Former NPR CEO Ken Stern: 2016 Election Was About ‘Real Anger and Sense of Abandonment’ from Middle America

Former National Public Radio CEO Ken Stern joined SiriusXM host Alex Marlow on Friday’s Breitbart News Daily to talk about his new book Republican Like Me: How I Left the Liberal Bubble and Learned to Love the Right.

Stern described himself as a “lifelong Democrat” who “spent time in Democratic politics, ran NPR,” and “lived in a 93 percent Democratic ward in a 100 percent Democratic household.” Concern for the increasing political polarization of the country led him on a journey into red-state America to take a clear look at the other side of the political divide.

He said his “a-ha!” moment was the latest version of a pledge recited annually by children at a block party in his D.C. neighborhood: “All are welcome here on Hobart Street, man or woman, gay or straight, white or black – everyone but Republicans.”

“It was a joke, but it wasn’t a joke,” he said. “It really signified, I think, how people are starting to feel about side. For me it said, you know what, something’s got to change, at least for me. I live in a Democratic bubble. I need to get out there and meet the other half of America and see if they are ‘deplorables,’ or if they are Americans like me. That’s really what this year is about.”

Stern said NPR is “different from other media organizations” because its staff lives across the entire country, rather than being concentrated in a few media and political hubs.

“The New York Times, based in New York, 90 percent of their staff will be in New York. NPR is actually a membership organization with stations across the country. So it is actually unusual in the sense that it does have representation across the country,” he explained.

“I think the challenge, and I sort of challenged this week in the New York Post, is that even though they are geographically distributed, they – like most mainstream journalist organizations – draw from a pool of largely liberal people,” he continued. “When that happens you risk groupthink, you risk thinking about what stories are important that really don’t represent the rest of the country as a whole.”

Stern contended that “bubbling” has become a bipartisan phenomenon, “because we are so politically vulcanized – Democrats hang out with Democrats, Republicans hang out with Republicans – it is easy to engage in the most vicious stick-figure cartoonish depiction of the other side.”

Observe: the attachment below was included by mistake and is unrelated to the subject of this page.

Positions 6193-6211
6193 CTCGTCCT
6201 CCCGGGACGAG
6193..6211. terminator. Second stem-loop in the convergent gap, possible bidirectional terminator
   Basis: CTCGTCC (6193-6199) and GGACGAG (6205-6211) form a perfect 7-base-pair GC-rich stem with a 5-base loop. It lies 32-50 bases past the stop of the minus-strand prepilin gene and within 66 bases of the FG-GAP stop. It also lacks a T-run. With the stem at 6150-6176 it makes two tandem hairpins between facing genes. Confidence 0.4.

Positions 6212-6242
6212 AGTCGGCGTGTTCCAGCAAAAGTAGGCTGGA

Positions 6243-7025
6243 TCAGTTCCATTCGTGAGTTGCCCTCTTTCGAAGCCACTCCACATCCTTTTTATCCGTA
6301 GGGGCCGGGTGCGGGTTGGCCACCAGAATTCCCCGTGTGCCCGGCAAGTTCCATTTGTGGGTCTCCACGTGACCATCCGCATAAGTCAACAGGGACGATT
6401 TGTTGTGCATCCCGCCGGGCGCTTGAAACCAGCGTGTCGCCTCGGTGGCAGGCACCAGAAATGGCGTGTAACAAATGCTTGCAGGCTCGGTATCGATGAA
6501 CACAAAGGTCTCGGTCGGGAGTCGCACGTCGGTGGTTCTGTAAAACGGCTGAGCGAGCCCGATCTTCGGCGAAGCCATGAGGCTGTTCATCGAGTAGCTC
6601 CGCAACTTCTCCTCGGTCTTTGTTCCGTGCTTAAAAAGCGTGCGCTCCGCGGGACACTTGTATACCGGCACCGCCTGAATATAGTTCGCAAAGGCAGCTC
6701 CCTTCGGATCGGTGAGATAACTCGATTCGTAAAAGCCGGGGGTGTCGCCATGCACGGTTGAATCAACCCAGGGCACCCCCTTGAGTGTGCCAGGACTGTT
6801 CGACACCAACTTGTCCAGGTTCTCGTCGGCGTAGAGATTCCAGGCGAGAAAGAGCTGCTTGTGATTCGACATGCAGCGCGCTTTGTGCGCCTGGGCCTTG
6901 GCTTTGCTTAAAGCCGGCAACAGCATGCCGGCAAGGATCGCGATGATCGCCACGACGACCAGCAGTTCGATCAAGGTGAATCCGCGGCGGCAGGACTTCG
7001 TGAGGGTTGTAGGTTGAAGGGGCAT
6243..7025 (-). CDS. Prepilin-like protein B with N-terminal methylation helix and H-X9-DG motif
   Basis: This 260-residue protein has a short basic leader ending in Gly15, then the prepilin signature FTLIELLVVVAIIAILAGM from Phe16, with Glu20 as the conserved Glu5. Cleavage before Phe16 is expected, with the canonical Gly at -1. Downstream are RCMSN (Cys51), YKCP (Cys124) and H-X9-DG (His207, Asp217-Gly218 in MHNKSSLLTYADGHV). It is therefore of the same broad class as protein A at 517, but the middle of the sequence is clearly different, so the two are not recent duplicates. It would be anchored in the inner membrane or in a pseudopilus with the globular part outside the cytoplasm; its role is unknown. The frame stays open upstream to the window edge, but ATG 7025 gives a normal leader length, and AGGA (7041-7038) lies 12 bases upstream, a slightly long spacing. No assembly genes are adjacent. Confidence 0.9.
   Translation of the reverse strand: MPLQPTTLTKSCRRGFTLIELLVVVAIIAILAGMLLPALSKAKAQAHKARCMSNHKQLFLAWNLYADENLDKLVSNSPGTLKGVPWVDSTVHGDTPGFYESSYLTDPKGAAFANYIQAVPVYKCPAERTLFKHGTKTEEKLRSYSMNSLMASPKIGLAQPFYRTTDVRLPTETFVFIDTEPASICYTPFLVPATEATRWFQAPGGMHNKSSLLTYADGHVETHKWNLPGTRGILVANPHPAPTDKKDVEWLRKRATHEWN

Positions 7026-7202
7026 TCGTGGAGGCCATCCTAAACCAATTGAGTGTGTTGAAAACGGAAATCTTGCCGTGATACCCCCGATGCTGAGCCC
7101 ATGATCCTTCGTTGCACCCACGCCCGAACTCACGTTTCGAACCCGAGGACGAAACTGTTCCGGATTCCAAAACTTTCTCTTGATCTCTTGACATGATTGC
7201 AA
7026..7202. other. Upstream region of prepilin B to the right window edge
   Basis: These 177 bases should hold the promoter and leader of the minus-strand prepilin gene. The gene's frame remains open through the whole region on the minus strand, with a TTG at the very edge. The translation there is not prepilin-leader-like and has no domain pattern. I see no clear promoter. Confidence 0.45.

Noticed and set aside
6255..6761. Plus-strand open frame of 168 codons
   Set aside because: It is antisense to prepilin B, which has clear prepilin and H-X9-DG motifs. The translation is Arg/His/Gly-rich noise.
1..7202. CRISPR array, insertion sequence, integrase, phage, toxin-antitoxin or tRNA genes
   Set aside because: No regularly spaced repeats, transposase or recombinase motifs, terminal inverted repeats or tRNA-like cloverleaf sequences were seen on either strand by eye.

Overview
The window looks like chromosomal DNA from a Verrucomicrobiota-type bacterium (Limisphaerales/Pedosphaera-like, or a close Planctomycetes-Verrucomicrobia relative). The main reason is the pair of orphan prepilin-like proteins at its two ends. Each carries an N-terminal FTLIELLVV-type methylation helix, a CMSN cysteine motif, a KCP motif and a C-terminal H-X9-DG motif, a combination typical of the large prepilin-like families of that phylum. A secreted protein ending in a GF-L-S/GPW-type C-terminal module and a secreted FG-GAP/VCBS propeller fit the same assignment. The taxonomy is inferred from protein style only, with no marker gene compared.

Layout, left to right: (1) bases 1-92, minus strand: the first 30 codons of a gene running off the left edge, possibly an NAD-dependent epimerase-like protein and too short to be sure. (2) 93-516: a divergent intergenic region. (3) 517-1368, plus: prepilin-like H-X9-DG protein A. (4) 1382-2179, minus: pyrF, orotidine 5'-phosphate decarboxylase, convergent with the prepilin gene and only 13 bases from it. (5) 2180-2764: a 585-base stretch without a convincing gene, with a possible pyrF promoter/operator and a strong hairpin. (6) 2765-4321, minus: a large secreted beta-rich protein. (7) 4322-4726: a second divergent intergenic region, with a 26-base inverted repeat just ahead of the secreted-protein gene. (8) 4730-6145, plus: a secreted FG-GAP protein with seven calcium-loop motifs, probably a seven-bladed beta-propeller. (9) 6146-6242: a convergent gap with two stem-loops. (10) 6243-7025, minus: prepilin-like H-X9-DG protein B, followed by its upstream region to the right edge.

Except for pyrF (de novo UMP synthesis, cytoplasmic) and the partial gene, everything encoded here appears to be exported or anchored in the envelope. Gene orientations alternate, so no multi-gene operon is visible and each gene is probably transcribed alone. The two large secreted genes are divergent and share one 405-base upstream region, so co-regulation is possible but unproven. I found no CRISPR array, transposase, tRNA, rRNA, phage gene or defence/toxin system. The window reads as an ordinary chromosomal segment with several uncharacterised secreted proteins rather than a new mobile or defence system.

“The Washington Post did a poll last year, I think, where they asked Democrats, ‘give me one word to describe Republicans,’ and they did the same for Republicans. The words that came out from both sides were ridiculous. I mean, if you’re a Republican you’re a ‘bigot,’ if you’re a Democrat you’re a ‘traitor.’ I forget the exact words, but all of the words that came out were really cartoons of the other side,” he recalled.

“I think when Hillary Clinton said that she thought half the people that supported Trump were from the ‘basket of deplorables,’ and then apologized for it, I think it does reflect how many people think about conservatives,” he said. “Truthfully, I think it goes both ways. That’s a shame because we don’t know the other side.”

Stern’s journey to the flip side of politics took him “pig hunting in Texas” and “going to small Assembly of God churches” to meet people with different viewpoints.

“It meant hanging out in Pikeville, Kentucky, sort of a declining coal mining community. It meant going to Youngstown, Ohio. It meant tons of things,” he said. “The subtitle of the book is ‘How I Left the Liberal Bubble and Learned to Love the Right.’ It didn’t mean that I agreed with everyone I met, but it meant I met hundreds of people who I admired, and were doing great things in their community, and who in no way reflected the cartoon figure of what Middle America looks like.”

Stern said he took issues he was positive he was right about – including “climate change, poverty programs, and guns” – and challenged himself by talking with people like gun-control skeptic John Lott. Jr.

“I went hunting. I went to gun shows. I talked to experts. I did my own research. And I really came away with a very different perspective, because I tried to look at it from other people’s points of view. When you do that, you’re going to change,” he said.

He recalled pig hunting in George as an especially memorable experience for someone from an urban gun-control political environment, as he was tutored in gun safety by an eight-year-old, and found himself hunting with a diverse group that bore little resemblance to coastal caricatures of rural white men.